South Africans at the bottom of the economic pyramid would have been the ones most negatively affected by Friday’s planned banking sector strike, because these are the people who depend highly on cash.
Speaking to City Press on Thursday, following Judge Hilary Rabkin-Naicker’s ruling that the planned banking strike by the South African Society of Bank Officials (Sasbo) could not go ahead tomorrow, Nedlac convener for Business Unity South Africa, Kaizer Moyane, said: “Any form of industrial action, will have a negative impact on the economy.”
He added: “In this particular case, if you target the finance sector, the impact of the damage will be multiplied because a lot of small businesses that rely on the finance sector to facilitate movement of money on a daily business, there are a lot of people in small towns and rural areas who rely on cash to facilitate their transactions. So those are the people who would have been impacted the most.”
According to senior economics lecturer at Wits University, Lumkile Mondi, the now-cancelled strike could have been “highly disruptive and costly, not just to workers of the financial sector but to employees of all other sectors because of the role finance plays in the economy”.
Mondi said that the financial sector played a critical role in mobilising savings and applying them into investment.
“The strike could impact circular flow of goods and services as well as the investment process. It could cause damage to the other sectors in the economy,” Mondi added.
Following Sasbo’s – an affiliate of trade union federation Cosatu – plan to hold marches across major cities to protest against retrenchments in the banking sector, Busa launched an urgent court application to interdict the strike.
To the union’s dismay, on Thursday, Rabin-Naicker ruled that Cosatu and Sasbo had failed to comply with provisions in section 77 of the labour relations act.
As stated in the act, section 77 gives workers the right to take part in protest action to “promote or defend their socioeconomic interest” and be protected against dismissal and other disciplinary action.
It gives Nedlac – the National Economic Development and Labour Council – as a policy-making body made up of government, business, labour and the community, the task of bringing the parties together to attempt to resolve the reasons for the protest action.
Disheartened Sasbo secretary-general Joe Kokela said as a union they had no option but to respect the court’s ruling.
“The court interdict was granted, meaning what Busa were asking for was granted to them. So essentially we have to call off the protest action, which we have done, he told City Press.
Although Kokela said the union was left aghast by Thursday’s ruling, he emphasised that this was not the end because they put wheels of action in motion before leaving the Johannesburg Labour Court.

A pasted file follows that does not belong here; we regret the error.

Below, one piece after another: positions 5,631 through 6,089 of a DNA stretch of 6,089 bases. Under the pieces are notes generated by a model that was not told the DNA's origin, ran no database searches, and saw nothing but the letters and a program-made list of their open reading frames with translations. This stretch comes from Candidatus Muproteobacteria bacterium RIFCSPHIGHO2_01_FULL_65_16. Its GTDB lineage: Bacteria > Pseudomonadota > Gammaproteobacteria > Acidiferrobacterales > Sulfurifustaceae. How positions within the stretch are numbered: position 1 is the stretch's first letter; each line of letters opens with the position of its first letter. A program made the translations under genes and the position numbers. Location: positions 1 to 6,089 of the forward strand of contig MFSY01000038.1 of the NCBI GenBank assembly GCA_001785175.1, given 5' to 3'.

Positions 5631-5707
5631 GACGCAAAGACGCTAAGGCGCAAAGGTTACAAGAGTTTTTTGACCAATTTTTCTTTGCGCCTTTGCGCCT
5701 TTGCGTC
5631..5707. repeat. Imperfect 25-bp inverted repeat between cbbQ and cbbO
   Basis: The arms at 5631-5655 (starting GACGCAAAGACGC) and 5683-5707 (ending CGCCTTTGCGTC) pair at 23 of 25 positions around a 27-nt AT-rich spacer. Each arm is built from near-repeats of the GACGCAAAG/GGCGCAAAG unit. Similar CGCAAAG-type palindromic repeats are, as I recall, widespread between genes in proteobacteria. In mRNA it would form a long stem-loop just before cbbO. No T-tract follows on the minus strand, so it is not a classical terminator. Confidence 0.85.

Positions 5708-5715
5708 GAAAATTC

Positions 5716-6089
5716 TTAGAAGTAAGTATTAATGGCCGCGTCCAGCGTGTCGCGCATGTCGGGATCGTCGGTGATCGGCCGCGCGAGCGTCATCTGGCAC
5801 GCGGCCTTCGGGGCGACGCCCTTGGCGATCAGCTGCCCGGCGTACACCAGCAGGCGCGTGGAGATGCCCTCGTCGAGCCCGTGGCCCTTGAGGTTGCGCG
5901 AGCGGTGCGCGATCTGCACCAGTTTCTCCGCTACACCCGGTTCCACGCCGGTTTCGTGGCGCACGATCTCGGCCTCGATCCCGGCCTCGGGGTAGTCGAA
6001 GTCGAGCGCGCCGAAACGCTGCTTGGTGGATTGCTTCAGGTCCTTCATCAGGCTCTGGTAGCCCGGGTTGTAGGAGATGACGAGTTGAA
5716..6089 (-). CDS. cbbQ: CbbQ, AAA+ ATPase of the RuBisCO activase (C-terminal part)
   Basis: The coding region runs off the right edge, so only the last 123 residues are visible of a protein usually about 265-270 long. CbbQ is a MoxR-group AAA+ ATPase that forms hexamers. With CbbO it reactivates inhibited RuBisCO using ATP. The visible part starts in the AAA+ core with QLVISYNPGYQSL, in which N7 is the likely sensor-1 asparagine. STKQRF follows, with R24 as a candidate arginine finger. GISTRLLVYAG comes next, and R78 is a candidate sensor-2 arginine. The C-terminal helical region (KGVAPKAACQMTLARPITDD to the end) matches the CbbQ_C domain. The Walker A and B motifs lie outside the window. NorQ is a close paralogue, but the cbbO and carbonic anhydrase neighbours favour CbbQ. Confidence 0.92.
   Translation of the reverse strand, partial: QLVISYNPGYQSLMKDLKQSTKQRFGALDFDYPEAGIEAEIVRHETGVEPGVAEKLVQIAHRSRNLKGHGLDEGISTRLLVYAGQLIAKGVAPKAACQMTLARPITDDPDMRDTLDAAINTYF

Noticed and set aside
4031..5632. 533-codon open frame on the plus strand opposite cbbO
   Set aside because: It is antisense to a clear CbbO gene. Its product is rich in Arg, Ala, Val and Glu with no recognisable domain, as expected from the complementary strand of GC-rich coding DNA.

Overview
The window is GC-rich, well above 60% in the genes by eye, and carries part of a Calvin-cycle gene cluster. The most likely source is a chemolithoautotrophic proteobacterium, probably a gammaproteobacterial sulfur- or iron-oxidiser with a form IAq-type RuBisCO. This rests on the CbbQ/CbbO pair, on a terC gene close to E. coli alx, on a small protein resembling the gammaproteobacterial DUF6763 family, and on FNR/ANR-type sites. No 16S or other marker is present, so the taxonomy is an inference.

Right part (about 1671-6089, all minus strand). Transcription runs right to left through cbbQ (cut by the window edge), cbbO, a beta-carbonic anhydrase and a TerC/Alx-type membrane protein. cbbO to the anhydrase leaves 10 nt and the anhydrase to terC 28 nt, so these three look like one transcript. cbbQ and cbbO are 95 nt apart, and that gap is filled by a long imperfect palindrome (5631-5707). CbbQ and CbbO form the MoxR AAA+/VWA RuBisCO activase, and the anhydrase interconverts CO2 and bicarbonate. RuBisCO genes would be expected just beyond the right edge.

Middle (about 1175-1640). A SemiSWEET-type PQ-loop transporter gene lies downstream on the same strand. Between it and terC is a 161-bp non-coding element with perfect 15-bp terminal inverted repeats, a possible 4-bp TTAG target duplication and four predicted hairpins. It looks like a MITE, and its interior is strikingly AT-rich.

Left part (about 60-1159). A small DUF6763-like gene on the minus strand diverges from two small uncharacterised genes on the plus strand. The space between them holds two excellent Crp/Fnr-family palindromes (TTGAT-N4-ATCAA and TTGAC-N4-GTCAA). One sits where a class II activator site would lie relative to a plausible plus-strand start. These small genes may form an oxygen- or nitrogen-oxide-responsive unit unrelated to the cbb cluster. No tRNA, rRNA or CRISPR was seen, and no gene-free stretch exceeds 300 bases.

“As we were leaving the courthouse we instructed our lawyers to make sure that they put in an urgent appeal and we have also now started with the other process of making sure that we are going to resubmit documents to the National Economic Development and Labour Council,” he said.
For Kokela it did not make sense how protest action “that is protecting jobs of South Africans who contribute to the economy” could negatively affect said economy.
“Workers should not be affected negatively because here we are saying, how we save their jobs. How can that be a negative thing?” he said.
“This court judgment today was clearly indicating that what the employers are doing to workers is correct and that they should go ahead and retrench people. In fact this court judgment has failed the workers in this country.”
Kokela added: “Saying the strike would have a negative impact on the economy is not true because if we are fighting for people to retain their jobs, people who also form part of the economy, who contribute to the economy, how can that be true?” he asked again.
“If you have plus minus 18 million to 20 million people who are out of jobs, how are you going to activate and boost the economy?”
Moyane, said the judgment interdicting the protest action was a bitter sweet moment.
“Today’s judgment was a victory, but it is a victory we are not necessarily celebrating because we are saying that there are underlying issues that have caused Cosatu to want to go on protest action and Sasbo to want to support that protest action,” he said.
“All Busa wanted was an opportunity to discuss what their problems are and Nedlac is the platform for that. So we are happy that the judge has reaffirmed the importance of section 77 in that it emphasises the dialogue that must precede any form of protest action.”
“Cosatu must do the right thing,” Moyane said.
“Section 77 says if you have concerns that may lead to protest action ... you need to send them to Nedlac and the other parties will be invited to address those concerns. Cosatu knows what they have to do.”
The Banking Association South Africa (Basa) said on Thursday that it recognised the rights of bank workers to engage in protest action.
“These actions need to be undertaken in terms of the law, to ensure the safety of the public, businesses and their customers, as well as the least possible disruption of the economy.”
According to Basa “the court accepted the view that Cosatu’s notice to the (Nedlac) of a planned protest, under which Sasbo was going to act, has expired. The Nedlac notice had first been issued in August 2017 – and could not be relied upon.”
The association ensured the usual operation of banks on Friday, September 27 – the day of the planned action.
However bank customers were urged to make use of digital banking services on the day, citing the need to avoid any unplanned or illegal disruptions of branches.